As an adult, I’ve grown to love rutabagas, those deeply flavored root vegetables, that look like giant yellow turnips. Food historians tell us the hearty Brassica napus is actually part of the prized cruciferous vegetable family and evolved when a turnip got together with a wild cabbage (that rogue!) But nutritious as they are, rutabagas assertive taste makes some folks pass them by. If that’s you, this sweetly-savory little veggie-stack of potato, rutabaga, apple and red onion may be just the thing to win you over.
Last week, I ran a riff on Charlie Trotter’s potato & sweet potato pave–(LRF’s Rosemary Potato Pave) pretty much a flattened scalloped potato dish. (“Pave” is French for “paved” and shingling the thin sliced spuds into the pan, they do resemble paving stones.) Preparing that version, I started thinking about other pave possibilities, mellowing rutabaga with apple, for example, and skipping the dairy cream in favor of soy cream. I am very happy with the result! Try it, paired with some pork cutlets, and greens, and a scattering of minced parsley.
Makes 12 servings
- 4 medium Yukon-gold potatoes, peeled and very-thinly sliced with a mandoline
- 4 small (I found baby ones) OR 1 medium rutabaga, peeled and very-thinly sliced with a mandoline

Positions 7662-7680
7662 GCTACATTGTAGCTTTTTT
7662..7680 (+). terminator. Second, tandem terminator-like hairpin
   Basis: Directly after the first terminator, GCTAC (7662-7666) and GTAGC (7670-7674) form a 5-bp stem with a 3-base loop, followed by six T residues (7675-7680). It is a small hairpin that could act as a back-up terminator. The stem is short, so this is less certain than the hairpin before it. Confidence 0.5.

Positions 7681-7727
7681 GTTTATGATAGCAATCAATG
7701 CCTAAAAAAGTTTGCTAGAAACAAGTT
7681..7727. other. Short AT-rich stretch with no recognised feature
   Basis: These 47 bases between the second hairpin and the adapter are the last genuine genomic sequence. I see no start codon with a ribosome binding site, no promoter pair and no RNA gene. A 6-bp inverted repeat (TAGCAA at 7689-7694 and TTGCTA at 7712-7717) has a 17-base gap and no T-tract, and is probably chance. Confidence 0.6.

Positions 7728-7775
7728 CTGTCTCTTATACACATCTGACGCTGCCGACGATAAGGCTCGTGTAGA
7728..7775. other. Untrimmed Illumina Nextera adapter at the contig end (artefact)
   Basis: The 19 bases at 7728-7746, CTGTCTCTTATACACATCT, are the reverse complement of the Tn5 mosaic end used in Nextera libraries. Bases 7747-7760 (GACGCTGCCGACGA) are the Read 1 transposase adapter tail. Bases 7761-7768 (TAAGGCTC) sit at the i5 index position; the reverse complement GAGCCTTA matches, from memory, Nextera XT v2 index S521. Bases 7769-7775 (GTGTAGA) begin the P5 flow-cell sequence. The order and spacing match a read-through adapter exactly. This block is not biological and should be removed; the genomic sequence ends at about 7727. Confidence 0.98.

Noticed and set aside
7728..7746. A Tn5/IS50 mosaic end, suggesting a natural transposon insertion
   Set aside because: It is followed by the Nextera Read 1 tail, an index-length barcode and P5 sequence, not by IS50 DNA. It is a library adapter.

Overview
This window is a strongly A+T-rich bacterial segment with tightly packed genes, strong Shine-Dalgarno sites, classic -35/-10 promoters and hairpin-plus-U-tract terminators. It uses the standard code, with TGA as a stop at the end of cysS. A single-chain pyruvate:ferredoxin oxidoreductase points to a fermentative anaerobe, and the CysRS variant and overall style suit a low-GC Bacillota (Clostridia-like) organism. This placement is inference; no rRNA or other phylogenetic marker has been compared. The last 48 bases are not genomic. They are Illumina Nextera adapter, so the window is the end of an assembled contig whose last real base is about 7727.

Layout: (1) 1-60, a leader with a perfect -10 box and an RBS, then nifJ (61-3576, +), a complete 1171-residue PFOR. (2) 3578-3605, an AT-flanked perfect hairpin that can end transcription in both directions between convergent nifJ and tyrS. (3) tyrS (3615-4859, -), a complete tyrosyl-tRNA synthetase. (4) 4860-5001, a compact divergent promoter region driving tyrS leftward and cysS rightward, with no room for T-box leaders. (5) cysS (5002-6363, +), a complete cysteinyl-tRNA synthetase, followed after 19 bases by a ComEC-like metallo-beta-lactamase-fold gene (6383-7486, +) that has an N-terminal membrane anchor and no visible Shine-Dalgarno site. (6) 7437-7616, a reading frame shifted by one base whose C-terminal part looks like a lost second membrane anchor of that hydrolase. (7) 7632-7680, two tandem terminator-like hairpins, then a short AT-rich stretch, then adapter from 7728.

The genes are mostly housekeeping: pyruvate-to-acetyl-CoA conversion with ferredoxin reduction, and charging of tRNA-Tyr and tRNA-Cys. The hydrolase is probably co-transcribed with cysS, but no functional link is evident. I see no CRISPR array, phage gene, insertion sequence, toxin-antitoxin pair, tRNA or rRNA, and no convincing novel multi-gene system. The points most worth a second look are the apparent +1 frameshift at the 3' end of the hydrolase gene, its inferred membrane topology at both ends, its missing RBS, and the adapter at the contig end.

- 1 large tart apple, peeled, cored and quartered, very-thinly sliced with a mandoline
- 1 small red onion, peeled and very-thinly sliced with a mandoline
- 3 sprigs of thyme, stems removed
- salt and freshly-cracked pepper
- 1/2 cup soy-based cream or creamer
- canola spray
- 2 tsp grapeseed oil or canola oil
- Set out four medium-sized bowls. In the first, thinly slice all four potatoes. In the second, thinly slice the rutabaga. In the third, thinly slice the onion. And in the fourth, thinly slice the apple quarters.
- Drizzle a little soycream into each bowl. Sprinkle and toss each bowl of vegetables & drizzled soycream with some of the thyme also salting and peppering contents of each bowl.
- Line an 8-inch square baking pan with aluminum foil. Place a layer of potatoes int the bottom, shingling them over one another; then a thin layer of onions; then rutabaga, then apple. Repeat until all of the vegetables are shingled in to the pan. Pour any residual soycream over the pave.
- Spray canola oil spray over a second sheet of aluminum foil. Tightly cover the pan with the second sheet of foil.
- Preheat oven to 350. Place the filled pave pan on a baking sheet. Take a second 8-inch square pan and press this, bottom-side down into the top of the filled pave pan. Place an oven proof weight in the second pan, or on top of the pan.
- Bake the pave at 350 for 1 1/2 hours. Remove from the oven and let rest–still weighted– for 2 hours on a baking rack. Refrigerate–still weighted–for another two hours or, until you are ready to use the pave. (You can make this and refrigerate it for up to two days before you want to serve it.)
- When ready to serve, Remove the pave from the pan by inverting the pan onto a platter or cutting board. NOTE: There will be some liquid/juices that come out, too so be ready to sop these up with a towel. Peel off the aluminum foil. Cut into serving-sized squares. Heat oil in a skillet over medium heat and fry the pave squares until crisp and golden, about 2 minutes. Flip and fry again on the bottom side. Serve as a side dish.